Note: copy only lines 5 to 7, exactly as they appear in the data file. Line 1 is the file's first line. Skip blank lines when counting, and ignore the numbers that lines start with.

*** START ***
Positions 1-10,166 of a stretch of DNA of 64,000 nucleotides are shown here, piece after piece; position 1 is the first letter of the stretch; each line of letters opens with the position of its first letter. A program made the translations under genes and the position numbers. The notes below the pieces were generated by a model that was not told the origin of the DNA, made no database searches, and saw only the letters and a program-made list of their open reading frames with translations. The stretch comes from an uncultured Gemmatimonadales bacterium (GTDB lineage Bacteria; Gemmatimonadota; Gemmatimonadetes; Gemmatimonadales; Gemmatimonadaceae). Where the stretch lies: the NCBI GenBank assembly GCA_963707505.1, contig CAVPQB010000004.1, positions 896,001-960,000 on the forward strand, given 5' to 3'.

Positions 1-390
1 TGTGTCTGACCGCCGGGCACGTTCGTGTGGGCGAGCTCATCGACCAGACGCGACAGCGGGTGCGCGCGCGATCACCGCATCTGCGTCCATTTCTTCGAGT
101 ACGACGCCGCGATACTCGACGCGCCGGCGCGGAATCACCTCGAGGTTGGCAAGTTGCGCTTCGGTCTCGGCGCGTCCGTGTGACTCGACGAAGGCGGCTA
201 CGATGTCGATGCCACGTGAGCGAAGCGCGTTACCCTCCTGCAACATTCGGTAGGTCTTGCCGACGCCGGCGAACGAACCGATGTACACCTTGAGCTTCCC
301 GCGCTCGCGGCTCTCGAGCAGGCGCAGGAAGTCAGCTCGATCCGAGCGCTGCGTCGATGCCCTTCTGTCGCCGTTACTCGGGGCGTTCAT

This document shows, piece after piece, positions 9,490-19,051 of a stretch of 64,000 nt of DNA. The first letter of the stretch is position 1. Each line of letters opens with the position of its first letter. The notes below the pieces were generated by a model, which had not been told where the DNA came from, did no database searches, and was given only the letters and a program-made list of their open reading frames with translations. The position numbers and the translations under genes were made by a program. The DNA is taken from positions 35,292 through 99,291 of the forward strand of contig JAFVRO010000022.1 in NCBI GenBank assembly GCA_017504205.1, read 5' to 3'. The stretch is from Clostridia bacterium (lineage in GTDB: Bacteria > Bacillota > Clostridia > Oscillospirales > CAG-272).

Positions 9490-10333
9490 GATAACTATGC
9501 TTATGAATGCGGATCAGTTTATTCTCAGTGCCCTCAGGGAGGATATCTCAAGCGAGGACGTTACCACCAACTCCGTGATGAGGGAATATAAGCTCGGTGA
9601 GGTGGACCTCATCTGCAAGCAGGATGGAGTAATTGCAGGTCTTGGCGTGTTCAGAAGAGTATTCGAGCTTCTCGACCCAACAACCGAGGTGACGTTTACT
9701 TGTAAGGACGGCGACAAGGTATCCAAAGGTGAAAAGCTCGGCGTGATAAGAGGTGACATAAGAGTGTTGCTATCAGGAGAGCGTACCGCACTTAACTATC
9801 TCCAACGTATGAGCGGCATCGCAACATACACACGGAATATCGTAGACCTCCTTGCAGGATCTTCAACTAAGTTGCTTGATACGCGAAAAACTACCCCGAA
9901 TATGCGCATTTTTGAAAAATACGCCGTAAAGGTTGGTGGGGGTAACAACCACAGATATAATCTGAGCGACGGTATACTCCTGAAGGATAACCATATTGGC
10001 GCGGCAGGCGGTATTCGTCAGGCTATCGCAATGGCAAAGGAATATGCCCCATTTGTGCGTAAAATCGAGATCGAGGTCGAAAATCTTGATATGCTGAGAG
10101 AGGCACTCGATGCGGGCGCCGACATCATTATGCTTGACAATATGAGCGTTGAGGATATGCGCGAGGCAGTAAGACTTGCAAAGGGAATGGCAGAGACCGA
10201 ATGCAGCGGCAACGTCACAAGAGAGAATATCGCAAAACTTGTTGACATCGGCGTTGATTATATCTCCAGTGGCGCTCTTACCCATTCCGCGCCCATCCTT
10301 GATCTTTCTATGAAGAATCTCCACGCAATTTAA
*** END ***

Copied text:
201 CGATGTCGATGCCACGTGAGCGAAGCGCGTTACCCTCCTGCAACATTCGGTAGGTCTTGCCGACGCCGGCGAACGAACCGATGTACACCTTGAGCTTCCC
301 GCGCTCGCGGCTCTCGAGCAGGCGCAGGAAGTCAGCTCGATCCGAGCGCTGCGTCGATGCCCTTCTGTCGCCGTTACTCGGGGCGTTCAT

This document shows, piece after piece, positions 9,490-19,051 of a stretch of 64,000 nt of DNA. The first letter of the stretch is position 1. Each line of letters opens with the position of its first letter. The notes below the pieces were generated by a model, which had not been told where the DNA came from, did no database searches, and was given only the letters and a program-made list of their open reading frames with translations. The position numbers and the translations under genes were made by a program. The DNA is taken from positions 35,292 through 99,291 of the forward strand of contig JAFVRO010000022.1 in NCBI GenBank assembly GCA_017504205.1, read 5' to 3'. The stretch is from Clostridia bacterium (lineage in GTDB: Bacteria > Bacillota > Clostridia > Oscillospirales > CAG-272).